The Art of the Steal 

Art heists don't always have to involve cat burglars, as the documentary "The Art of the Steal" shows. In this case, it just takes a few politicians and their well-placed, well-monied friends.

With a fortune earned by inventing a drug used to fight venereal disease, Dr. Albert Barnes amassed arguably the world's greatest collection of modern and post-impressionist art, largely by buying the works before its painters "? Picasso, Matisse, etc. "? became enormously famous. He not only admired the artists, but hung out with them.

Philadelphia's hoity-toity society found Barnes' collection not up to their standards, so his response was to deny them access; only students of his Barnes Foundation art course could get in. When the rest of the art world caught up to the good doc's tastes, Philly's wealthy sector turned against him because he wouldn't show his works publicly. He argued he wasn't a museum; the works were his to do with as he pleased.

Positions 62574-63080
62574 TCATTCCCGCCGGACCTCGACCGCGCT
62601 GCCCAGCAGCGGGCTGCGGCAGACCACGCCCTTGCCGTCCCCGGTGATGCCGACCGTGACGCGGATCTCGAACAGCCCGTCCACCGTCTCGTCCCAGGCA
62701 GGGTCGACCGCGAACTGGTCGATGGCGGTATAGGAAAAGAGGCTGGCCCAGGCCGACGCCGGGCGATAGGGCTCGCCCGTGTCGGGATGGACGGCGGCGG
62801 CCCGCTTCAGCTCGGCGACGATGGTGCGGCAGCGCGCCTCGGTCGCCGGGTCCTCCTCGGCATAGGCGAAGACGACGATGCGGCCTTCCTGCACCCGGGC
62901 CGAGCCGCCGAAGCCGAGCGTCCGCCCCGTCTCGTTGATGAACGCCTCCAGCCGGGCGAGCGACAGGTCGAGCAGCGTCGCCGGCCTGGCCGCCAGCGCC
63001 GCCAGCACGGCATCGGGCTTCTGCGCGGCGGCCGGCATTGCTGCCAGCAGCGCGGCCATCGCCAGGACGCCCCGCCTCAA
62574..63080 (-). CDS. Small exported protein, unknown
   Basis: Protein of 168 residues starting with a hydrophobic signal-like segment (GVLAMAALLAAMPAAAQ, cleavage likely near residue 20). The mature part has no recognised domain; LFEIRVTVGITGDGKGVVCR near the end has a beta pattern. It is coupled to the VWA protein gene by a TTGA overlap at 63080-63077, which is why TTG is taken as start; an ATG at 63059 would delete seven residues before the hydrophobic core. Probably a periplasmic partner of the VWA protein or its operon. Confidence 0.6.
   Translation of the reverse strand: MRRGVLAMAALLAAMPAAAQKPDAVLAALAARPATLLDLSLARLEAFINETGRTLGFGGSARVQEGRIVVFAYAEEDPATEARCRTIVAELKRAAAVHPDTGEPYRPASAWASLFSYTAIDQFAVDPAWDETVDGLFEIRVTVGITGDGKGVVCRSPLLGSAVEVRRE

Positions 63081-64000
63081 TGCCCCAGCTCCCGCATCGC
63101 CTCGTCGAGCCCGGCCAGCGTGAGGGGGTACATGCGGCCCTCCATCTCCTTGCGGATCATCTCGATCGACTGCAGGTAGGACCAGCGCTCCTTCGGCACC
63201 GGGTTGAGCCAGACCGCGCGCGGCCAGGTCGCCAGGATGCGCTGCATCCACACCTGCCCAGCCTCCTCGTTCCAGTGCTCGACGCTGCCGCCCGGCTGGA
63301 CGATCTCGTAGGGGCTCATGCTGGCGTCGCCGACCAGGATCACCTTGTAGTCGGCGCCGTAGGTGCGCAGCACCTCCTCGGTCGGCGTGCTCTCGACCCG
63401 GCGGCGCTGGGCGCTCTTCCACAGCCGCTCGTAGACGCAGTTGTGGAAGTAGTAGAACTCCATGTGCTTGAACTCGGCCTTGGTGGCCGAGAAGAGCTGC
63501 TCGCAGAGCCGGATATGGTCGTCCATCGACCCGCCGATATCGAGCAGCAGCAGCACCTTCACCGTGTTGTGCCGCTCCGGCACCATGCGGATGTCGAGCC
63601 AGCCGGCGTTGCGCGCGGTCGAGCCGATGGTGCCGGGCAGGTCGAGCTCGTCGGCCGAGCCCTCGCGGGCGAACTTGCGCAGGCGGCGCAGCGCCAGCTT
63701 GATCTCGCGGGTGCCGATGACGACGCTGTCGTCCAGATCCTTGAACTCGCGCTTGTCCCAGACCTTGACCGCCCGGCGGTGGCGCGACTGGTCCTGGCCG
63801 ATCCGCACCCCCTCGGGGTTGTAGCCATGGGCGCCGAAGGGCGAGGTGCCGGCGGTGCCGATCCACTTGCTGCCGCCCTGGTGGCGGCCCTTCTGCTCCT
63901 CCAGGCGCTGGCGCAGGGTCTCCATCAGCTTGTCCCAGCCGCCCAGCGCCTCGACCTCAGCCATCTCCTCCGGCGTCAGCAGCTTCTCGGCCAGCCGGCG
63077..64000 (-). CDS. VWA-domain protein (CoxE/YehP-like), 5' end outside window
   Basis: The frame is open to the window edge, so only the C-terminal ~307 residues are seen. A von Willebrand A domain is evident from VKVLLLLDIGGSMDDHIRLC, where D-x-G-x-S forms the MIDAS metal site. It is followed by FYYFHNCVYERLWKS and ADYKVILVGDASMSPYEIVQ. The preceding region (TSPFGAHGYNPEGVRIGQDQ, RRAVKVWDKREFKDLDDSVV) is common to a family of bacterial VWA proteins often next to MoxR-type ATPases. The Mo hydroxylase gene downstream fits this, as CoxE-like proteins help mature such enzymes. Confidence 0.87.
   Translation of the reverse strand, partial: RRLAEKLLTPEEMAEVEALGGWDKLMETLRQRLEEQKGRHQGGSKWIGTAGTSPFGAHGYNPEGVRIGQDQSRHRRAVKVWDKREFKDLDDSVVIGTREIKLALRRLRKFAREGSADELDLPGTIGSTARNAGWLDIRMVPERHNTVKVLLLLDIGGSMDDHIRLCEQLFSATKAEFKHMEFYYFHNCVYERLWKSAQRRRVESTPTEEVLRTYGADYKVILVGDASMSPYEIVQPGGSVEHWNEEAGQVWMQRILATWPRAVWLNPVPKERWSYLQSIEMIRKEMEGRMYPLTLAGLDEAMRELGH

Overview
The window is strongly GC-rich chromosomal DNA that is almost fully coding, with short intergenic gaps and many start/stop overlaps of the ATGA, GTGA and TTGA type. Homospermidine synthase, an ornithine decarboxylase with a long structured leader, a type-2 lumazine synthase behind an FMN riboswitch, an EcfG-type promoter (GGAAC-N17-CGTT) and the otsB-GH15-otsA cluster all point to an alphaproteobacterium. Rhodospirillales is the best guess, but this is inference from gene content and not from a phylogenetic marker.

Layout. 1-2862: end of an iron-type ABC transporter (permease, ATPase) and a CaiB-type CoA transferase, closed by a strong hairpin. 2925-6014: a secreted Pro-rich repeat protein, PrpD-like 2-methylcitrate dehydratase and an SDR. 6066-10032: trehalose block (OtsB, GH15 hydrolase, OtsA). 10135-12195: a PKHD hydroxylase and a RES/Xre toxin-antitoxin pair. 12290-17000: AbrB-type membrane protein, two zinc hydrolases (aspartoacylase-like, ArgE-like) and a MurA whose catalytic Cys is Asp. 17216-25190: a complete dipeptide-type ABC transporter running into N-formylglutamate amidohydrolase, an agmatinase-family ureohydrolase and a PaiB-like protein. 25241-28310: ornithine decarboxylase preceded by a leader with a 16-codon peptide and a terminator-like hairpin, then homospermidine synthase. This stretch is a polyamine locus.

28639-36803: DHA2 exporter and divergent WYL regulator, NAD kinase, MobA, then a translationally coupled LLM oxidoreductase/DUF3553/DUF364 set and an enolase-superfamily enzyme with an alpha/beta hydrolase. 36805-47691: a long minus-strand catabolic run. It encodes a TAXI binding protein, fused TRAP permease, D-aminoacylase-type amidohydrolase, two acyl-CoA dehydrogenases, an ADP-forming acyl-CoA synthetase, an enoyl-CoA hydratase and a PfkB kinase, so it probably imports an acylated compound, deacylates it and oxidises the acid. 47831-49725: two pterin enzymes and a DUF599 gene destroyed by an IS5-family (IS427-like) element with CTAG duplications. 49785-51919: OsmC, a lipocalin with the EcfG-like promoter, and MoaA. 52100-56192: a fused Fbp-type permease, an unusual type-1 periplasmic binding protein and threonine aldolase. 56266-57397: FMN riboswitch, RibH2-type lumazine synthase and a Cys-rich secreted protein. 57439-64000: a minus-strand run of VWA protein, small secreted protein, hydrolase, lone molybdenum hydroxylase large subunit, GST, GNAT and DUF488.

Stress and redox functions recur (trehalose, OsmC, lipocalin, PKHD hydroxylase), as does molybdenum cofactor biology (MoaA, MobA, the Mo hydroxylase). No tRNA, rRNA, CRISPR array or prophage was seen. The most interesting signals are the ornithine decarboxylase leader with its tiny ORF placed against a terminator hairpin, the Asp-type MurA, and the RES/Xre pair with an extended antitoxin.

His will made it clear that at no point were they ever to be sold, loaned or otherwise moved from The Barnes Foundation. After he died, however, a mere legal document didn't stop a few conniving movers and shakers from changing it piece by piece in order to get their grubby hands all over his collection, whose estimated worth is somewhere in the neighborhood of $25 billion. Yes, with a B.

Telling both sides of the story via on-camera interviews, director Don Argott ("Rock School") clearly delineates decades worth of backhanded moves and political shenanigans that became the scandal of the art world. Just when you think a lower move couldn't be made, boom. This is fascinating stuff, rife with suspense, and all without a single broken window, guard dog or black mask. This theft occurred in open daylight, making it all the more tragic. "?Rod Lott

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